Tips on nailing a B2B sales product demonstration

Posted in Shipping and product management.

Confucius said, “Tell me, and I’ll forget. Show me, and I may remember. Involve me, and I will understand.”

Herein too lies the essence of delivering a great product demonstration in B2B sales. Providing your prospect with a long script on product features simply does not have the same impact as a visual presentation where you actively engage with your potential clients.

The following tips can help you nail that product demonstration and even place that big order:

Assess readiness

Just because you can provide a product demonstration, doesn’t mean you should. Make sure that the prospect or potential client is ready. This means figuring out at what step they are in the B2B buyers’ journey. If the potential client is not yet sure what their needs truly are, then a product demo will not be effective or useful. Once the potential client is officially weighing up their options and evaluating your products in order to make a final decision, only then will a demo be ideal.

Be selective

Make sure that the potential client you plan to demo to is the ideal customer and/or within the right target market. You don’t need to provide a product demonstration to every single prospect that comes your way. Not everyone has the potential to become a customer. Find out whether they can afford it, whether this is the type of customer you would like to sell to, and whether giving the demo will provide value to the prospect and you.

Focus on the prospect and tell a story

You may think a demonstration is only about the product. However, the prospect is going to be using the product so they need to know how it can help them achieve their goals. Therefore, take the time to assess the potential client’s needs and challenges beforehand. Then, show how the product fulfils these needs and how it can help them to overcome challenges.

To effectively convey that your focus is on the prospect, tell the customer’s story while providing your demo. Explain the typical challenges your prospect may go through on a daily basis. With each challenge mentioned, demonstrate hands-on how the product can help the potential client overcome the problem or improve processes.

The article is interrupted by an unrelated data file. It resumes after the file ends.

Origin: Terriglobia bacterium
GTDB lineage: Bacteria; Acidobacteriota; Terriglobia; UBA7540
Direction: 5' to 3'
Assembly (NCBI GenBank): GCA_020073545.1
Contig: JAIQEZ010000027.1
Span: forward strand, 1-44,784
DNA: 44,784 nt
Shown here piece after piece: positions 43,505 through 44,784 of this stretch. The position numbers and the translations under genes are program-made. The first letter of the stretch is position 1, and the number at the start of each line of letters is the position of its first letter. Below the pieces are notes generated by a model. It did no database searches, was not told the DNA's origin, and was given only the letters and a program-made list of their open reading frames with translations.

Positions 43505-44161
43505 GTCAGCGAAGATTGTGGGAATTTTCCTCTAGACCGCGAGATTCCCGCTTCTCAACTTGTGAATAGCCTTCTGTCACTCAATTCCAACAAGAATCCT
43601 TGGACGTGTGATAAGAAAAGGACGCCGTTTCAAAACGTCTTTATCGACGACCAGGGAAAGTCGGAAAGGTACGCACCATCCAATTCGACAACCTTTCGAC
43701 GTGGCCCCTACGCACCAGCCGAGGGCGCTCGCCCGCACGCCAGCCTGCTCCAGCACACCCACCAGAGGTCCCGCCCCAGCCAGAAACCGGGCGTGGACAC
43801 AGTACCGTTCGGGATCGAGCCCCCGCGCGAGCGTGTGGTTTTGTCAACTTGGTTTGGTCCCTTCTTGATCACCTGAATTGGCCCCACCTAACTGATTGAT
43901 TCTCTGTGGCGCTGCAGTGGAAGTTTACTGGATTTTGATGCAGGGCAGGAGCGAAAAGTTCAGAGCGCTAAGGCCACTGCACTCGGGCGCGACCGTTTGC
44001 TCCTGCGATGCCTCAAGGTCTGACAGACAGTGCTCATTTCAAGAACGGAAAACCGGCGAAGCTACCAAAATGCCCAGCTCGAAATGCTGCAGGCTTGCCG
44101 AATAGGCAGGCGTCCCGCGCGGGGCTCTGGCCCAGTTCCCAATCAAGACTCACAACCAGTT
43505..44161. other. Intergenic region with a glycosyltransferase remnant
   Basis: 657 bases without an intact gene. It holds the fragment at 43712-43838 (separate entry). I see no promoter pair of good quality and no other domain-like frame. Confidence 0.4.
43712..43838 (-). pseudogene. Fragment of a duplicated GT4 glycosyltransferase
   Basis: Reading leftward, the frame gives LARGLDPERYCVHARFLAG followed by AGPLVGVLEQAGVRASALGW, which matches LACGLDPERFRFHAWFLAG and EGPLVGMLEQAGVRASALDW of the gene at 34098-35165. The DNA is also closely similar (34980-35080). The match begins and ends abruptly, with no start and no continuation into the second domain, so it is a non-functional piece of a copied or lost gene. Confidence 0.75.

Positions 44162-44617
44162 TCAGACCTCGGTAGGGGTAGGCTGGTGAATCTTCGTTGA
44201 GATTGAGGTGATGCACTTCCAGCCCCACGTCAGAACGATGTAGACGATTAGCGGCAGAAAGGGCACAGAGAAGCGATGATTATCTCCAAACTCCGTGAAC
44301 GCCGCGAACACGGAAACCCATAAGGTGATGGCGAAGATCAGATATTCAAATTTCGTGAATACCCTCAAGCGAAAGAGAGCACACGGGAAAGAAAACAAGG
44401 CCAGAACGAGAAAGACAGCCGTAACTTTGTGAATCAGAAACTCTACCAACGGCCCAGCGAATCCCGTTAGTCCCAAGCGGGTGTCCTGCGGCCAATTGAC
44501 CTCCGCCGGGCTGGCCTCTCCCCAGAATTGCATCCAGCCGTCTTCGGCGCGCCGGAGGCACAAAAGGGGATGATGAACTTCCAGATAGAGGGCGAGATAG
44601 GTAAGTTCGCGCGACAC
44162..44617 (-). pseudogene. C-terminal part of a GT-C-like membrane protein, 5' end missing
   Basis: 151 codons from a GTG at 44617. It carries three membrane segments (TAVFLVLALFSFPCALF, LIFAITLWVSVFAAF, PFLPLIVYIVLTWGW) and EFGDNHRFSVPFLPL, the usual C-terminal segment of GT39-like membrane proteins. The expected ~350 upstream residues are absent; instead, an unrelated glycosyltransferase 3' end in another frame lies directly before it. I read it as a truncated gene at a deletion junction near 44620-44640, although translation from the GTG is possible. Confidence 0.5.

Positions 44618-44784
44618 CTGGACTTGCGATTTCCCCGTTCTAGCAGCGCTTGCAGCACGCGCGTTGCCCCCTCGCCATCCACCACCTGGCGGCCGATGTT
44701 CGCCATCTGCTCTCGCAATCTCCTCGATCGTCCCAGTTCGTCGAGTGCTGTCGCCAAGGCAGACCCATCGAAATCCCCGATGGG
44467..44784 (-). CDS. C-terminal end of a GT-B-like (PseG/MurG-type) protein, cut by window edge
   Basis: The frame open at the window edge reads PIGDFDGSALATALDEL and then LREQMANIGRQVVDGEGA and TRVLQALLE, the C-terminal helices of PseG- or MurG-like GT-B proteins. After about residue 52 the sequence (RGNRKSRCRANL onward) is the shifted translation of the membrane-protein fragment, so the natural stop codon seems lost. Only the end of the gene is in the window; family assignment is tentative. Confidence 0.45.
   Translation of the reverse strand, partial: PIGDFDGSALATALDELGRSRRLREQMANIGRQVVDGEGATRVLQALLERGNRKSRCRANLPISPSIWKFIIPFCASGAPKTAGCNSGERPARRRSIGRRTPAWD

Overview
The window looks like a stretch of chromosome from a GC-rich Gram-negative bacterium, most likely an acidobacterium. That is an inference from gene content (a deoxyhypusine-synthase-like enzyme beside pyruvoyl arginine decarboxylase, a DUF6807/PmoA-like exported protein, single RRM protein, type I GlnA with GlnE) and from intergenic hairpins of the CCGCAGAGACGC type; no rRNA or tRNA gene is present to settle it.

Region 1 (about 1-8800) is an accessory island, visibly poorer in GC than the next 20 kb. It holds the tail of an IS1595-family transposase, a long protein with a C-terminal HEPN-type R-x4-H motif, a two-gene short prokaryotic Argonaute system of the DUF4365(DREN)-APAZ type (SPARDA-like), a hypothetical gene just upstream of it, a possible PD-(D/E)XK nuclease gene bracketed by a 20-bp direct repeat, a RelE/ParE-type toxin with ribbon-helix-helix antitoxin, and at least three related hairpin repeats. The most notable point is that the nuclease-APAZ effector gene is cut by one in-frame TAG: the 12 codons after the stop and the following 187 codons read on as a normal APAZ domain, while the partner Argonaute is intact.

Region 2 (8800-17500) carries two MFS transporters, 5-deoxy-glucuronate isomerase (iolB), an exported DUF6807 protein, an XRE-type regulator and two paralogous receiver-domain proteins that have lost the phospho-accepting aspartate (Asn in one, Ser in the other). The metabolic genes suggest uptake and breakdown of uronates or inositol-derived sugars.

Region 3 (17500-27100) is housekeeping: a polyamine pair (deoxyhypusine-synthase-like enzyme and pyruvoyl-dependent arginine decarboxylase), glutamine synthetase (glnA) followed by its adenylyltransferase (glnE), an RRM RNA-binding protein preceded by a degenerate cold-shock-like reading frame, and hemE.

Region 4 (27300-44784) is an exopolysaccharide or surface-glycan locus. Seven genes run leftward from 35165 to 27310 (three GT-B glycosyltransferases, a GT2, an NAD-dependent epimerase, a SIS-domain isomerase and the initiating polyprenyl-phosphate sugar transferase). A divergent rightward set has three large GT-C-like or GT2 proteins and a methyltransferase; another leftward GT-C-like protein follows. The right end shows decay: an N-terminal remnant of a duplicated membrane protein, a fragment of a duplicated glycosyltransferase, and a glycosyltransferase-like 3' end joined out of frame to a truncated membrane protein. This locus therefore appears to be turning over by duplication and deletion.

Come prepared

Showing up unprepared is a big no-no and can shake your potential client’s trust in your ability to deliver in other situations. The best way to avoid failure on demo day is to test out everything you plan to present a few times beforehand. This includes going over what the product’s technical details are and the presentation itself. Know that the product delivers what you say it does. You don’t want to tell the prospect a product can do something and then you can’t demonstrate it, or it’s not up to par. Having extensive knowledge of your product shows the prospective client that your company is competent. Be ready for any in-depth, technical questions that can be thrown at you.

Also, it might seem obvious, but if you’re going to be using any equipment that requires power, or accessories like cables, make sure that you have everything you need. If you can, go to the demo location a day or two before to see if it’s compatible with your equipment. Should anything go wrong on the day make sure you have a backup plan. There should be no room for error.

Be personable

Yes you are dealing with a company in a professional setting but this does not mean you should ignore the human aspect. Take the time to talk to the person you are demonstrating to before starting the presentation. Ask them how their day has been and what interesting projects they are currently working on. Not only do you get to know them better, but you might even get useful information that you can use during your demonstration. It also establishes rapport, which is essential in building a good relationship with a potential client.

Ask follow-up questions

Once the demonstration is over one needs to measure the “temperature” of the room. Ask questions relating to both the product and the potential client. For example:

*  Is there something you need from this type of product that you didn’t see in this demonstration?
*  Did you see anything here that you think would be beneficial to you?
*  Which of the product features do you think would be most useful to you?

Questions like these can tell you what the prospective client really needs, what features are most popular, and what features you might have missed. It also helps you to gauge interest levels and the likelihood of an order being placed.